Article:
Pennecuik, Alexander

    (uncle), and Alexander (nephew) (1652-1730)
   • Alexander, the uncle, 1652-1722
   Born in Edinburgh, he was the son of Alexander Pennecuik of Newhall, Edinburgh, who had been an army surgeon. In 1715, he published A Geographical, Historical Description of the Shire of Tweeddale, with a Miscellany and Curious Collection of Select Scottish Poems. He was a friend of Allan Ramsay (see entry), and it is thought that Newhall was the scene for Ramsay's The Gentle Shepherd. Pennecuik died in 1722 and was buried by his father's side in the churchyard at Newlands, Peebles-shire. Some of his publications: Caledonia Triumphans, 1699. A Panegyric to the King, 1699. The Tragedy of Graybeard, 1700. Curious Scots Poems, 1762. Some of his poems: "Address to His Majesty King George," "Against Passionate Love," "Ane Letter by Way of Challenge," "In Imitation of Anacreon," "Indifferent Robin to Coy Meg his Mistress," "Inscription for My Bee-House," "On a Glutton," "The City and Country Mouse," "To His Highness the Prince of Orange," "Two Ingenious Gentlemen."
   • Alexander, the nephew, ?-1730
   Little is know of this Alexander, other than he, too, was a doctor and was interested in all things of the countryside. He is often confused with his uncle. In 1720, he published Streams from Helicon, or Poems on Various Subjects, in three parts, by Alexander Pennecuik, Gent. In 1726 he published Flowers from Parnassus, and before his death he appears to have begun a periodical, Entertainment for the Curious. He was buried in the Greyfriars churchyard, Edinburgh, described in the register as "Alexander Pencook, merchant." His life, so it seems, was characterized by overindulgence, which resulted in never having enough money. He was the unofficial poet laureate of Edinburgh. Several collections were published posthumously, including A Collection of Scots Poems on several occasions, by the late Mr. Alexander Pennecuik, Gent, and Others (1787). Some of his writings are marred by obscenity, but his satires, generally aimed against Whigs and Presbyterians, are witty. Some of his other publications: A Pastoral Poem sacred to the Memory of Lord Basil Hamilton, 1701. Britannia Triumphans, 1718. Groans from the Grave, 1725. Some of his poems: "The Lost Maidenhead," "The SelfTormentor," "The Mourning Muse," "The Fair Maid of Dumblain," "Sabbath-Days Thoughts Upon the Love of Jesus."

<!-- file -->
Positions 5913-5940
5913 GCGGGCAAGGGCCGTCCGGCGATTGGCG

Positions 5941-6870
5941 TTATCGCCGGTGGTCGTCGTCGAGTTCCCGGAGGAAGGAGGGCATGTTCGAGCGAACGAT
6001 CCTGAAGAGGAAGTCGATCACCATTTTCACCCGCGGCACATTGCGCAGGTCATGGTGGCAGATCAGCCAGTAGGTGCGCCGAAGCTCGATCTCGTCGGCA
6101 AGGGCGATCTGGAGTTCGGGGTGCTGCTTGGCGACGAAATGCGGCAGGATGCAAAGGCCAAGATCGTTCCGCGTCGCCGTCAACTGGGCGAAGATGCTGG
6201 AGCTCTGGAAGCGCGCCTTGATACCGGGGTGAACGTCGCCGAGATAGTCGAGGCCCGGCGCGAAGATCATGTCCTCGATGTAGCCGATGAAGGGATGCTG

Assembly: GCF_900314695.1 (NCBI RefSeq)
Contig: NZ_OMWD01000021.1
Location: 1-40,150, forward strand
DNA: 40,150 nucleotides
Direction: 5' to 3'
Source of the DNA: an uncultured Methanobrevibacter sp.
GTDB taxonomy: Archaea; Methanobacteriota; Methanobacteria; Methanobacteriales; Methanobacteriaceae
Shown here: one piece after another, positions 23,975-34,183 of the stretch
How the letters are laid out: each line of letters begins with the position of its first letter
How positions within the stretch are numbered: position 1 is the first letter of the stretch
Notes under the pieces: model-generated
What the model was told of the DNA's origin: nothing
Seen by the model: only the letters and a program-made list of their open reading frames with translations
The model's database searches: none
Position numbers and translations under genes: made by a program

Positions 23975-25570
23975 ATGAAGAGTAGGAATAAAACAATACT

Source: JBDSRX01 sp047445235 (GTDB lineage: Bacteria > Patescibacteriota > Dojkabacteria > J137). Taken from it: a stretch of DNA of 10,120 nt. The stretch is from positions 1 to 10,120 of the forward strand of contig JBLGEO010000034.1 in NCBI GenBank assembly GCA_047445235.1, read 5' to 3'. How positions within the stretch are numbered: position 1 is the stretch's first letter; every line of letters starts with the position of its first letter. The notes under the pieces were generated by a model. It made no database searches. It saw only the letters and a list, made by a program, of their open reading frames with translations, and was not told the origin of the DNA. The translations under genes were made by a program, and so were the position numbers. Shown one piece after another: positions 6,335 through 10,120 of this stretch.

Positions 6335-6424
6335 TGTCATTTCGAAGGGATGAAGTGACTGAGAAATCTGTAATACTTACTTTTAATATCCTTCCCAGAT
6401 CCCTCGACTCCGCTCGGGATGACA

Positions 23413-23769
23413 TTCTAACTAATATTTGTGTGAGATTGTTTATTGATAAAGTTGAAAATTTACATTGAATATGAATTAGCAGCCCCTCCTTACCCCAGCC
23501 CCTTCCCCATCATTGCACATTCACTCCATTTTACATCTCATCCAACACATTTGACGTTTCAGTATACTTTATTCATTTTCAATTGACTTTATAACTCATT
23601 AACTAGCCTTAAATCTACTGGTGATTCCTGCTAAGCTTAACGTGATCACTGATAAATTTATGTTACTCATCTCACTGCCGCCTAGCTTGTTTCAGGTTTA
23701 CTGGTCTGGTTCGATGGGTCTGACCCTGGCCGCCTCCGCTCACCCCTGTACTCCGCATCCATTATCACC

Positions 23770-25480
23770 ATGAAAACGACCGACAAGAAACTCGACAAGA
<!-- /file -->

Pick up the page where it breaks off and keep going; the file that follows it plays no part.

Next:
Sources: Dictionary of National Biography. Electronic Edition 1.1. Oxford University Press, 1997. Stanford University Libraries and Academic Information Resources (http://library.stanford.edu). The Columbia Granger's Index to Poetry. 11th ed. The Columbia Granger's World of Poetry, Columbia University Press, 2005 (http://www.columbiagrangers.org). The New Oxford Book of Eighteenth Century Verse. Roger Lonsdale, ed. Oxford University Press, 1984. The Works of Alexander Pennecuik, Esq. A. Allardice, 1815.

British and Irish poets. A biographical dictionary. . 2015.

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